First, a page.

Select Committee on Deregulation Fourth Report

Appendix 1

Exchange of letters between the Acting Clerk of the Deregulation Committee and the Office for National Statistics

Letter from the Clerk of the Deregulation Committee to the Office for National Statistics (dated 6 April 2001)

The Deregulation ( Correction of Birth and Death Entries in Registers or Other Records) Order 2001

The Deregulation Committee of the House of Commons considered this Order shortly after it was laid last week and would welcome clarification on the following matters by Friday 20 April.

The Committee expressed concern that the consultation process did not include more law firms and agencies dealing with family law, divorce and the fostering of children. The Committee believes there are several other groups which could have been consulted on the proposed order and we accordingly expect these bodies to be consulted.

The Committee has noted that the proposal is limited to the correction of birth and death entries in registers but believes that the scope of the order could be widened to include incorrect gender registration at birth. We would therefore ask the Department whether it could expand the order to include the incorrect entries based on gender.

The Committee also noted that the statutory declaration (to the registrar) has to be supported by a finding in judicial proceedings, "made expressly or by implication". How in practice will such a finding by implication be proved by documentary evidence sufficient for the purposes of the registrar? May this not impose new and difficult obligations on the registry staff to interpret the words of the judge? The Committee looks forward to the Department's elucidation on this matter.

The Committee further notes that the proposed measure is clearly designed to benefit, and to lift a burden from, individuals in their private capacities. However, section 1 (1) (a) of the 1994 Act defines the burdens which may be lifted as "affecting any person in the carrying on of any trade, business or profession or otherwise". The Committee would appreciate the Department's clarification on this issue.

This letter is being copied to the Clerk of the Delegated Powers and Deregulation Committee in the House of Lords and to the Regulatory Impact Unit.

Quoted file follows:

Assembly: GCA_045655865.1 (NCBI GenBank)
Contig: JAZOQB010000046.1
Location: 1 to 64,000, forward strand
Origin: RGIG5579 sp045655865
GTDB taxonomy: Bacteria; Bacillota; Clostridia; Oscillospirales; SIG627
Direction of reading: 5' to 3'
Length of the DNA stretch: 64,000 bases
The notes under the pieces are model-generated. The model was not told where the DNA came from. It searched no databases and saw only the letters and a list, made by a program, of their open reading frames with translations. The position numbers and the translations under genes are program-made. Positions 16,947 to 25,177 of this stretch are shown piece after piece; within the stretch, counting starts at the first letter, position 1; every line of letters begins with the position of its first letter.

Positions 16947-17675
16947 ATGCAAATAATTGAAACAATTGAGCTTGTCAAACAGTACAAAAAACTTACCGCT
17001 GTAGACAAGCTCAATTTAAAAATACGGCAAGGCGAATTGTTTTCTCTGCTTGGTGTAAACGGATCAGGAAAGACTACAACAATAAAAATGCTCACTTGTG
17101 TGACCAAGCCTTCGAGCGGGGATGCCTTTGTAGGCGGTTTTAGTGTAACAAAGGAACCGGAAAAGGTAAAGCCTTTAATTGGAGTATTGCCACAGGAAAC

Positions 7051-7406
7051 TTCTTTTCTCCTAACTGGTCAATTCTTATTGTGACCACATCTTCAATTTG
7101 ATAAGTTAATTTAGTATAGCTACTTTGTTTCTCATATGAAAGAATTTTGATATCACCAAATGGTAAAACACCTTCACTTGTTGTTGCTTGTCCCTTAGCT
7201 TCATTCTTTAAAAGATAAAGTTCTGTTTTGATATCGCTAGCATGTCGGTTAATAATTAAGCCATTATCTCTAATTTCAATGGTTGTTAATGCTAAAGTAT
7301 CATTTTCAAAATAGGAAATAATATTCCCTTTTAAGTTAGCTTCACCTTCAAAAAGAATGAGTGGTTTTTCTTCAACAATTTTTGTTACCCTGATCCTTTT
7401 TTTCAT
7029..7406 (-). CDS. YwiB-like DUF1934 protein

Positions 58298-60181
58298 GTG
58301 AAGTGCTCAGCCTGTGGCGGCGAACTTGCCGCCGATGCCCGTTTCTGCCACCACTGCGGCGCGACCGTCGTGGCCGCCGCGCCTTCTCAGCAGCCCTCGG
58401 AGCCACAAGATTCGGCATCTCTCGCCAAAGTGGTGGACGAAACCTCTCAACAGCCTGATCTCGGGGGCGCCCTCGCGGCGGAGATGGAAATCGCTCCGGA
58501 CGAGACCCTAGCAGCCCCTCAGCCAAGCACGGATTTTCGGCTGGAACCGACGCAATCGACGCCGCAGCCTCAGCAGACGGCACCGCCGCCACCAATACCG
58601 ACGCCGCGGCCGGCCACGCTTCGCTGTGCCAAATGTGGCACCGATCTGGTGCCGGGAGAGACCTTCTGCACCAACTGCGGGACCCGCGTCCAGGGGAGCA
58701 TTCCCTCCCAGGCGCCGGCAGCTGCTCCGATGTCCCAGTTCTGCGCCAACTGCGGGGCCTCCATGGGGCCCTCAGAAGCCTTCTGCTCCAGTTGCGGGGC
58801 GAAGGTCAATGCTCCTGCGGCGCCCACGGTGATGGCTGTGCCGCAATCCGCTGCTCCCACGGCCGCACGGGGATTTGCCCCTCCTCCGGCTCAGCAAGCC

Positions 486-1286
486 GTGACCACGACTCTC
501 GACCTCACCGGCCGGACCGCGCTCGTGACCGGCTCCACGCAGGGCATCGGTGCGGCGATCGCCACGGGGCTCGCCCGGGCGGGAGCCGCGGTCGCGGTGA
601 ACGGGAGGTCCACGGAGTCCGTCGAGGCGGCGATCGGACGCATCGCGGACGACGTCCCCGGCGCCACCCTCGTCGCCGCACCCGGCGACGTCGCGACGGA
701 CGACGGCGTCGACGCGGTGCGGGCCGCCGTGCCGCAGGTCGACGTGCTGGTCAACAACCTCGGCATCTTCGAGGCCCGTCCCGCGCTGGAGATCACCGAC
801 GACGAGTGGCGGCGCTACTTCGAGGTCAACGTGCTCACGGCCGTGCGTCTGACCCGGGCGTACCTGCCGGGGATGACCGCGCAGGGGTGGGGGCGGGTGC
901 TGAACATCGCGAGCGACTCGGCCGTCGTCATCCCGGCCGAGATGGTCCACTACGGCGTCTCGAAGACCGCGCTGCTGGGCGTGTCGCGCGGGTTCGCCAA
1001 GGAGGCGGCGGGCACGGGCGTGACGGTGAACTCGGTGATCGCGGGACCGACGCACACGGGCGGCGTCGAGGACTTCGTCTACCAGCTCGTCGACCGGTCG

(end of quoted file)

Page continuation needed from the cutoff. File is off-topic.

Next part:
Letter from the Office for National Statistics to the Acting Clerk of the Deregulation Committee (dated 17 April 2001)

The Deregulation (Correction of Birth and Death Entries in Registers or Other Records) Order 2001

Thank you for your letter of 6 April. No doubt you will be aware that Ms Alagbala and I have discussed the questions raised.

We have obtained from the Lord Chancellor's Department copies of their lists for consultation on family policy matters and will write to appropriate groups from that list. You will be aware from the list provided with the explanatory memorandum that we have already consulted the Solicitor's Family Law Association, the Local Government Association, the Justices Clerks' society, the Association of County Court & District Registrars and the Magistrates' Association who are involved with relevant legal issues.

With regard to widening the scope of the order to include cases where the incorrect gender is recorded in the birth register; currently the courts do not issue orders which determine a person's gender and a statutory declaration is sought from a doctor together with a qualified informant for the birth registration (usually a parent) who can declare that the person was, at birth, not of the sex recorded in the register. Where this is the case there is generally not a problem in obtaining the declaration required.

Last year an interdepartmental working group considered the issues raised by gender reassignment and it was recognised that it was not sufficient simply to provide an amended birth certificate. A change of gender has implications for a wide range of legal issues including pensions, insurance, criminal law, succession, marriage etc, as well as raising questions about existing family relationships of the person who changes gender. A report was made to the Home Secretary and a parliamentary question on the report was answered on 26 July 2000. One of the options included in the report was for legislation to provide for Court Orders to be made recognising change of gender and providing for a new birth registration to be made. At the same time the Court might resolve any outstanding issues, such as the status of an existing marriage contracted in the applicants birth sex, and related matters. It would not be appropriate for this deregulation order to pre-empt the outcome of the Home Secretary's deliberations on that report. I have attached an electronic copy of the report to my email if you think this would be helpful to the Committee.